The Reading Room and Gallery is a space where I share things I come across that I think you might like too – some are things of beauty, some just bowl me over with their brilliance, some are things I think we could all learn from, some are artistes I want to support by spreading the word, and some just because. Let’s continue to support the arts and the artistes by rippling the water together. For earlier installments of the Reading Room and Gallery, use the search feature to the right. This is the 28th one which means there are 27 earlier ones (can’t link them all). Remember to keep checking back, this list will grow as I make new finds until it outgrows this page and I move on to the next one. – JCH
“I’ve referred to mas as some of my earliest exposures to theatre and storytelling. I especially enjoyed the huge King and Queen of the Band costumes which have largely disappeared from Antiguan mas but which, after showing off on the stage, would take up the whole of Market Street as the parade inched along. The younger ones lobbying for Carnival to be moved from the city to the wider, less cramped, safer spaces on its outskirts can’t imagine how intimate and joyful that feeling was. We would sing the calypso, dance to the soca, and as the costumes floated by, or were dragged or carried by revelers who, despite their size and presumed weightiness, seemed buoyed rather than burdened by them, our eyes would open wide at their grandeur. They were shiny and colourful, a moving canvas; big and bold, inventive and daring. The costumes designed by Heather Doram, still one of Antigua’s finest artists, and built by her husband Connie Doram, come to mind – this would have been later, I think, in my pre-teens, during the costume segment of the Queen Show. Time bends in memory. The when isn’t important, just that it was all mas, and that mas at its best was like visiting the L’ouvre in France or the Museum of Modern Art in New York; only it was our art, from arwe imagination, telling our stories, and it was beautiful, and powerful, and magical. Of course, I wasn’t thinking all of that back then, not at three or thirteen. Back then it was just a feeling that exploded in my body like fireworks. That’s what mas is at its purest, that feeling: pure joy.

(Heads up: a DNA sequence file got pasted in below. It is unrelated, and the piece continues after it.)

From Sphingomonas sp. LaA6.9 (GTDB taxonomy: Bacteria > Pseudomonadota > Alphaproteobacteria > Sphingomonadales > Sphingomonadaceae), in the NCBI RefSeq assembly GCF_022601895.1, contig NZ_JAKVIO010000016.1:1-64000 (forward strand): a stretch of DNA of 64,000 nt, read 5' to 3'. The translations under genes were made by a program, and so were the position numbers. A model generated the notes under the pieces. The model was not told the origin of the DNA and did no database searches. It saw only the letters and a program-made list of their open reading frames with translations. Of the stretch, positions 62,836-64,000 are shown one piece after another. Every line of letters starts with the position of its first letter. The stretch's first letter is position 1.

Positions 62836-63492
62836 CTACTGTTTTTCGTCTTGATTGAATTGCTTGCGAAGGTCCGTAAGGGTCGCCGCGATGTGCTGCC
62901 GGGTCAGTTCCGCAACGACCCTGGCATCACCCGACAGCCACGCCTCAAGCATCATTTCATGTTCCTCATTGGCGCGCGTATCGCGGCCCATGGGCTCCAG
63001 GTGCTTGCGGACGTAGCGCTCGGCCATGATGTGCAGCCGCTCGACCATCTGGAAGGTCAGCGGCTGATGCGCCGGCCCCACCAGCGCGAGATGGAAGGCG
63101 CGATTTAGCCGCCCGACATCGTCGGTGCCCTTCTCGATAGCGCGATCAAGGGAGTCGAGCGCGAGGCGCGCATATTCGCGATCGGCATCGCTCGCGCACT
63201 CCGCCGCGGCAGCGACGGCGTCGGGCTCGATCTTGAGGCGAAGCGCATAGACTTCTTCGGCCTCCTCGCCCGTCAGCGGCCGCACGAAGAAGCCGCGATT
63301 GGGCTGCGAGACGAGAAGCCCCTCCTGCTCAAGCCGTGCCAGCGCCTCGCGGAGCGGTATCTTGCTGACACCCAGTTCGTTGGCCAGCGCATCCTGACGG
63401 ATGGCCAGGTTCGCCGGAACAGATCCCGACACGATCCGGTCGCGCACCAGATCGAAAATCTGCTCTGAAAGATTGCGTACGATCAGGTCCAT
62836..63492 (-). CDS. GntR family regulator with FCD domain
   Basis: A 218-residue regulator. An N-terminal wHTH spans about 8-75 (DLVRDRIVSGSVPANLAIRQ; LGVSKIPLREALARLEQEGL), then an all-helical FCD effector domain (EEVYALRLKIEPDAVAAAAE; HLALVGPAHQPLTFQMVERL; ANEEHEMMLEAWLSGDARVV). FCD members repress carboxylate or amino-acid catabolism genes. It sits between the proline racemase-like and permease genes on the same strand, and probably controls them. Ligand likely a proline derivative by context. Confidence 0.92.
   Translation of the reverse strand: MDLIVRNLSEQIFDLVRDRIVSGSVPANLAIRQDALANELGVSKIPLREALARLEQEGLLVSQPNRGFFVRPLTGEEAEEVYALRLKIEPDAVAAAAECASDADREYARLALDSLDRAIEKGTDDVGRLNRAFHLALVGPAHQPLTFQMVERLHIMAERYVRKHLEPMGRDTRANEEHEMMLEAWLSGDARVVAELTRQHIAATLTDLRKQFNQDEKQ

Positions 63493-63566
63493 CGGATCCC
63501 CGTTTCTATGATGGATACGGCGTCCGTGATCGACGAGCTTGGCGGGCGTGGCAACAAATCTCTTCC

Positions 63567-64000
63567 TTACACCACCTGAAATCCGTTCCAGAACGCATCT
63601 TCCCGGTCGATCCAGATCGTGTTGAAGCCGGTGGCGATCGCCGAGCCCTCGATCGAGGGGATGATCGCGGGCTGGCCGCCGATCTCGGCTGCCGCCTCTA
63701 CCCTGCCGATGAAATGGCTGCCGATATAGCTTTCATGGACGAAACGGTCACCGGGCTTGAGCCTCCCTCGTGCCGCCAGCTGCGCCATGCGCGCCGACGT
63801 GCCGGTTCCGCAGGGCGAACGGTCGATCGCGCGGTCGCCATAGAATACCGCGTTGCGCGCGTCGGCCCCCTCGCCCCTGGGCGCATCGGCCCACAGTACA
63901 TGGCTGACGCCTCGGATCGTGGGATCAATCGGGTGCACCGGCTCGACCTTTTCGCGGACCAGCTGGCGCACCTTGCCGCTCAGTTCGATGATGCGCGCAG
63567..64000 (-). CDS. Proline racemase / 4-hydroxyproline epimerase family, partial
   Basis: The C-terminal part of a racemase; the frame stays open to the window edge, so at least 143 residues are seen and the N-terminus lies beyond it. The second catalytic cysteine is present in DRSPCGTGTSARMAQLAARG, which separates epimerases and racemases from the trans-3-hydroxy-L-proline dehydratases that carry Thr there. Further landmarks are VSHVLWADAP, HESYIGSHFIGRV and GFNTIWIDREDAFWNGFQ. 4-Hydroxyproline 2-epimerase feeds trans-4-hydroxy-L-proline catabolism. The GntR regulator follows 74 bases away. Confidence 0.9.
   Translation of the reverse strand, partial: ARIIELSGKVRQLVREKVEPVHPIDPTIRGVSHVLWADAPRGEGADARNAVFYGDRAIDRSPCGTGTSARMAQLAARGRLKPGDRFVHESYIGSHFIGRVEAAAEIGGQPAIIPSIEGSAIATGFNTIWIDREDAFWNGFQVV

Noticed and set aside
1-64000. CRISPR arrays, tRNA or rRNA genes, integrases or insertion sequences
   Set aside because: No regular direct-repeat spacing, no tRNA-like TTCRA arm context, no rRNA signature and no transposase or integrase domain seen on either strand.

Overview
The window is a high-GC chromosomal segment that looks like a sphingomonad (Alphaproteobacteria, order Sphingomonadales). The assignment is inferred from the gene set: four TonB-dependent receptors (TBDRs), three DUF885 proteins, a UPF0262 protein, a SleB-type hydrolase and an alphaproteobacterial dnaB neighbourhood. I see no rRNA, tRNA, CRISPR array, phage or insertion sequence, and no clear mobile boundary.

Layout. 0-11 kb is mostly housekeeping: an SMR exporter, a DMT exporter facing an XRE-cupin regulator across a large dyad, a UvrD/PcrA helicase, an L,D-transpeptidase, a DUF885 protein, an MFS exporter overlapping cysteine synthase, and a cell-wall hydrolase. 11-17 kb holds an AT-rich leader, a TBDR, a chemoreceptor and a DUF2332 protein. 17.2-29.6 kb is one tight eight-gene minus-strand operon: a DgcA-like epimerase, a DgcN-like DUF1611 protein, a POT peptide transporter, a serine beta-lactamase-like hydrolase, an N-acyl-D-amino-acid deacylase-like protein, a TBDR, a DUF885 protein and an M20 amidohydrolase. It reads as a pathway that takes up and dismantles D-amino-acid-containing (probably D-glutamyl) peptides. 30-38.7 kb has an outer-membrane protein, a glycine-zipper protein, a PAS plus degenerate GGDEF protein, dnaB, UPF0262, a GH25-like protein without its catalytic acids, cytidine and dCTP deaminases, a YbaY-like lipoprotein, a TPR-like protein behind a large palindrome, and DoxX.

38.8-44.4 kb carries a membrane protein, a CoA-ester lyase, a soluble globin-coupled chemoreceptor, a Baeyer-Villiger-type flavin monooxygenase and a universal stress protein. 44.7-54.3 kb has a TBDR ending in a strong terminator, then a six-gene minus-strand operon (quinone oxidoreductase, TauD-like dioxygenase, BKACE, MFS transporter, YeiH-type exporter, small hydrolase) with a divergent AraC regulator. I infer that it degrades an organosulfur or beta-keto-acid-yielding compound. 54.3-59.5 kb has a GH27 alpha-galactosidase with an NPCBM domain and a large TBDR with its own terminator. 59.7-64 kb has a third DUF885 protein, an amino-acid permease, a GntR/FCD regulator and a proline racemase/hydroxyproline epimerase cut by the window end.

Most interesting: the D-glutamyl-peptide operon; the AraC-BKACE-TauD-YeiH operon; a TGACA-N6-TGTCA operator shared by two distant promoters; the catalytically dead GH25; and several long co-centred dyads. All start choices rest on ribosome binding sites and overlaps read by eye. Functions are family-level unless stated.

I would capture that feeling from the inside for the first time the first time I played mas in 1989.” – Joanne C. Hillhouse, A Life in Mas in Moko: Caribbean Art and Letters
“This color scheme is quite challenging at the moment. It’s a weird variety of colors. I’m taking my time and I know I’m working slower than normal, but the final product matters more than just rushing every moment.” – Brandon Knoll at Chaotic Works discussing a work-in-progress